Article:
Modern Art Oxford is one of those locations that thrive on celebrating freedom in whatever form it comes. So it is appropriate that it is my first public gallery visit since lockdown and vaccination. I have treated my self to the works of Samson Kambalu and his new solo exhibition, New Liberia. The works are spread over all four rooms exploring notions of social freedom against a background of the artist’s early life in Malawi.
Samson Kambalu is now a professor at the Ruskin School of Art at Oxford University, but his upbringing is far away from (and yet closely tied to) Britain. Born in Chiradzulu, Malawi, in 1975. He studied ethnomusicology at The University of Malawi and Fine Art at Nottingham. He is recognised for situationalism and his playful imagery in film and installations.
The importance of education was a foundation stone for Malawi as it emerged from the era of British colonial rule – formerly Nyasaland. This theme is constant throughout the exhibition as an expression of social freedom. Ruskin’s philosophy was to see the world afresh through art and education. So the spectator to this exhibition is introduced with Drawing Elephants, made from cut up Oxford University gowns. The elephants are ‘heralded by multinational flags’ according to the guide. Two giant cinema signs describing the act of drawing, both introducing this room but also anticipating the exciting climax in the final room. So many postmodern installations need pages of text to explain themselves but once you understand the underlying themes of Malawian independence, education and freedom this exhibitions draws you in very comfortably.
John Chilembwe, the National hero of Malawian independence, is the focus of the second room, where the price of freedom is investigated. A revolutionary who fought for freedom from British rule was killed by the authorities and his church destroyed in 1915, some 50 years before his dream was eventually realised. The room contains a maquette sculpture of John Chilembwe, which Kambalu has proposed for the fourth plinth in Trafalgar Square. The central sculpture is surrounded by a chronological set of photo’s depicting the destruction of Chilembwe’s church at Mbombwe by the British Authorities. Presumably bogged down in the Great European War they did not want the distraction of an uprising in South East Africa.
The third installation may be seen as the fight for Artistic Freedom. It portrays, as Kambula suggests ‘a prison cell containing his controversial book, Sangiunetti Theses of 2015. There are scribblings, imitating the book, on the wall as if someone has been incarcerated to watch the centrepiece video recording. This lengthy recording is of the trial where Sanguinetti took an unsuccessful action against Kambalu, for allegedly stealing the images. According to the guide Kambalu’s defence was the principle of collective ownership (of artistic images), which ‘draws from cultural traditions, preceding capitalist property law’. Ironically this was a cornerstone of Sanguinetti’s philosophy.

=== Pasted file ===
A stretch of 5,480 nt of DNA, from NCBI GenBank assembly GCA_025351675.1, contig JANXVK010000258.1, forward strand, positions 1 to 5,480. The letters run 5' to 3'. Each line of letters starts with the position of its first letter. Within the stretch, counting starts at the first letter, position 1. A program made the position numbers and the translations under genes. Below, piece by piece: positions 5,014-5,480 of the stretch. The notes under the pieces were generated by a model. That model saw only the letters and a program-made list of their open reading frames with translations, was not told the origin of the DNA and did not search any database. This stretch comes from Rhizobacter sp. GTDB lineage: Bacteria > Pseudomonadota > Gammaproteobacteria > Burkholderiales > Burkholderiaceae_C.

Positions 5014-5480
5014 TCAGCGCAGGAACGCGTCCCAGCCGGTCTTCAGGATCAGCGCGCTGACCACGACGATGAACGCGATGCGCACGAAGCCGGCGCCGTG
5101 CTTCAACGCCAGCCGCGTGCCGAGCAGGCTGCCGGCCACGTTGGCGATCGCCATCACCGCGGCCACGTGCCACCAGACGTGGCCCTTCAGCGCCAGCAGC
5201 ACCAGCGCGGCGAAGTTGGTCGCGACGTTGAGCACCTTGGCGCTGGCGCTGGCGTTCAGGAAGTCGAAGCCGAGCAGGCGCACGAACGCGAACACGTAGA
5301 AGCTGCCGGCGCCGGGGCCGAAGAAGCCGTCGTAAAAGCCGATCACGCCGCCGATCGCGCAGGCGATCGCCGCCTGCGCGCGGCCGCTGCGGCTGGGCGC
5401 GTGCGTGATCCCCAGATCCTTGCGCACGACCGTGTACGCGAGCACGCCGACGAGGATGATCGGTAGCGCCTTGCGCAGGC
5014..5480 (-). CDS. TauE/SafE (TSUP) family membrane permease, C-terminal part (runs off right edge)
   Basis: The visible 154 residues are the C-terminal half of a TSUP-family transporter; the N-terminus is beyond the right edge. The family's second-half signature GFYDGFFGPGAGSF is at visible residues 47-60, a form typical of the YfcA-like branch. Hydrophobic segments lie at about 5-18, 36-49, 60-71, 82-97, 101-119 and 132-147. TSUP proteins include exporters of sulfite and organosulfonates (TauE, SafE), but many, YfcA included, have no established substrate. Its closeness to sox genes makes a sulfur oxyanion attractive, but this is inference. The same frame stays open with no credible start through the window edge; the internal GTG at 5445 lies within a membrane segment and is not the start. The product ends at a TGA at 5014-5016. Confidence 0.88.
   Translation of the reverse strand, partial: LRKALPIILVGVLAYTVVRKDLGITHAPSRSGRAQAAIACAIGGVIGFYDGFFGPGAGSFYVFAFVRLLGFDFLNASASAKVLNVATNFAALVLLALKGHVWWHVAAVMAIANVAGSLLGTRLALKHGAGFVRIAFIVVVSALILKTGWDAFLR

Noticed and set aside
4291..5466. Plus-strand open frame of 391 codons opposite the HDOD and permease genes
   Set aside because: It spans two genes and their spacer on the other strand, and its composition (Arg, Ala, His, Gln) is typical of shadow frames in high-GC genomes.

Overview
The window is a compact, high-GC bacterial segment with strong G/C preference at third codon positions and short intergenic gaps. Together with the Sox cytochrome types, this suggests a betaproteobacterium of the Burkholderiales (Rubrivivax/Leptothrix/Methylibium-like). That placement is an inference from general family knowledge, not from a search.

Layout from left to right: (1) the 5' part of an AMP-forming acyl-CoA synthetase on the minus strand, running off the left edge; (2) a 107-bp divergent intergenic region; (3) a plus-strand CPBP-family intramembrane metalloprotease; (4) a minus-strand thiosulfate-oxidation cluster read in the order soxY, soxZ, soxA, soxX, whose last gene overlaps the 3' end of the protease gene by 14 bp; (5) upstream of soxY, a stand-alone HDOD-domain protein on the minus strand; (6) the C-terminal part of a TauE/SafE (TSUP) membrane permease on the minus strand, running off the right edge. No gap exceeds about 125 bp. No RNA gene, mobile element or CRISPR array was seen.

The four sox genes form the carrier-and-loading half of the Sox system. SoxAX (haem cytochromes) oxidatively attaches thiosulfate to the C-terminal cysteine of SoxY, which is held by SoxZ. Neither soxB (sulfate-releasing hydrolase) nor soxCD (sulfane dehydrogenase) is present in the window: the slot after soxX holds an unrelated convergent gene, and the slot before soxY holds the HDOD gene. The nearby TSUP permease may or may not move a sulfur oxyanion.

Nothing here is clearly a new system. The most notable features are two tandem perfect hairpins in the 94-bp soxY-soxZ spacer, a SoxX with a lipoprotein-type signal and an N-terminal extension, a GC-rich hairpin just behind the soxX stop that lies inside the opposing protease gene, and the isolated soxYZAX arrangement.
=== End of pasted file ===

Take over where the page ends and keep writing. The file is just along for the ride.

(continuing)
Nyau Cinema (2012) is the theme of the final room, a much more cheerful and playful installation. I regard it as a triumph for this very well curated exhibition. This form of cinema, which takes us back to the movies origins, represents a memory of Kambula’s youth. It stems from the practice of rapid live editing of the projectionist mixing western film clips depending on the audience’s reaction. Kambalu’s short clips produced between 2012 and 2019, ‘wittily demonstrate how creative forms of freedom can spark social freedom’ according to the artist. The mixing of forward and reverse motion in some of the clips is very clever and you have to look closely to work out who is actually moving backwards – a heavy ship’s chain seemingly jumping weightlessly into Kambula’s hands is one of the more obvious clues! Look for the hats in the video clips and the central 1915 courtroom testimony of Chilembwe, which illustrate the politics of wearing of hats in Nyasaland bringing the playful installation back to earth with a bump. Apparently there were were rules whereby the indigenous community were allowed to were hats in respect of the ruling classes and all sorts of penalties for infringements ensued.
New Liberia is the name Chilembwe chose for his utopian free Nyasaland and Kambula’s choice for the title of this exhibition seems to me both a recognition of the price of but also a celebration of social (and artistic) freedom.
A note on the gallery itself. I love coming here. It is spacious and there is a variety in the layout of the four rooms that keeps you interested. A very good cafe and a well stocked bookshop, containing an interesting collection of post modern titles. The museum is in the centre of the City so access is easy. The exhibition runs at Modern Art Oxford until 5th September and needs booking online. A must if you come to Oxford.